I’m put in mind of this topic by my patron Russ Smith’s two recent posts meditating on the musical preoccupations of his—of my—youth. Bob Dylan’s Blood on the Tracks is a record on which I haven’t dropped the stylus (to date myself) since the first (and marginally less noxious) Bush regime was regnant in our Caligulan imperial capital. I remember being favorably disposed to the record, despite a number of those clunky lines that are endemic to Dylan. Not to mention some other irritations: I could never figure out, for example, why Dylan pronounces Verlaine as “Ver-lane” in “You’re Gonna Make Me Lonesome When You Go.” But then, I pride myself on my fastidious French pronunciation, particularly in restaurants—which, given my Benedict Option lifestyle, I seldom visit these days.
Those clunky lines, by the way, are some of the things in Dylan that give the lie to the Dylan-as-serious-poet fantasy that was popular on campuses 20 or so years ago. That fantasy generated university courses that treated Dylan’s lyrics like the verse of Gerald Manley Hopkins and culminated in his inappropriate acceptance of the Nobel Prize for Literature, putting him in the same company as Eliot and Faulkner. (But not Pound, who would have been a worthy recipient of the Prize had not his easily caricatured political views made him anathema to that shadowy network of Zionist fixers who were even then starting to control in toto the cultural life of the developed West.)
But I was talking about us Baby Boomers. As I intimated above, I was a casual Dylan fan in my younger days, not to mention a fan of the Manassas album to which Smith dedicates another recent column.
What changed? Why did I stop listening to Dylan and other avatars of the popular music that, as the phrase has it, “defined my generation”?
At a certain point, “real life” set in. Converting as a young man from my ancestral Methodism to Catholicism, I realized the virtues of a human existence lived in accordance not with the rhythms of a depraved mass culture industry (in which, admittedly, Dylan stood out like a rose petal floating in sewage), but rather with the deeper rhythms of sacramental religion. Catholicism failed me (that’s another story), and in failing me pushed me towards the Russian Orthodoxy in which my immortal soul has found its anchor, and which I find to be the truer faith—but it was still under its auspices that my soul made its first joyful turn towards the Word.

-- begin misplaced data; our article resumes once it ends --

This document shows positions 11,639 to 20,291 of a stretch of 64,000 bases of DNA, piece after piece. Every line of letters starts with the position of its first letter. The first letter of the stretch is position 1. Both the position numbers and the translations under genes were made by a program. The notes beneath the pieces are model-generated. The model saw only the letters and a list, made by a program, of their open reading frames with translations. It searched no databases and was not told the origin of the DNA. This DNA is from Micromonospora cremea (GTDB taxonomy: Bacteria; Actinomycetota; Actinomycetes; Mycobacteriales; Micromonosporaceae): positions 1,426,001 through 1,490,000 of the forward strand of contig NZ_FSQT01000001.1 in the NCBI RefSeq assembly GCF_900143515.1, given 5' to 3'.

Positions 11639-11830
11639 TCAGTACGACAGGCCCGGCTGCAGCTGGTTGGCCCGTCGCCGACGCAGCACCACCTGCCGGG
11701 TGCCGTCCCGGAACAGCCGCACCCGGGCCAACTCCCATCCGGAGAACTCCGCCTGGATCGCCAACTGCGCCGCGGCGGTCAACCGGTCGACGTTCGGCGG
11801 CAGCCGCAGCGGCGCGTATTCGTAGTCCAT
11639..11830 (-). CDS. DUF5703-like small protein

Another way to put it is that, growing to Manhood in the Light of God—mediated first through Rome and then, in a superior manner, through the Russian Orthodox Church and the Holy Russian Kremlin—I put aside childish things. In doing so, I made a commitment to dedicate my being to a Life in Christ, as opposed to a “life” lived amidst the “fraudulent tempests” (to borrow a line from St. Basil the Anti-Semite) of our emotivist late-capitalist liberal popular culture.
No, I have long been done with “rock and roll.” These days I listen almost exclusively to homemade music made from homemade instruments, or from instruments that are not primarily instruments at all, but are rather household implements from which country people long ago resourcefully learned to coax euphony.
I have in mind here Brother Gavin’s ancient mandolin, with which he accompanies himself as he sings the Old Songs in a thin, almost effeminate tenor; and the saw that Mother twangs during what I half-seriously call our “hootenany nights” here at our Benedict Option property; and the chicken wire that I’ve fastened vertically between an overturned washtub and the end of a wooden pole, and that gives a fine bass sound when plucked. With this contraption I “hold down the bottom end” during Gavin, Sister Marie, and Mother’s warbling assays into the Great American Songbook.
Such are my musical pleasures in this season of my life. They are appropriate pleasures for a man in my position—living sacramentally, paying prayerful homage to the small, good things that Our Lord has given us in His bounty.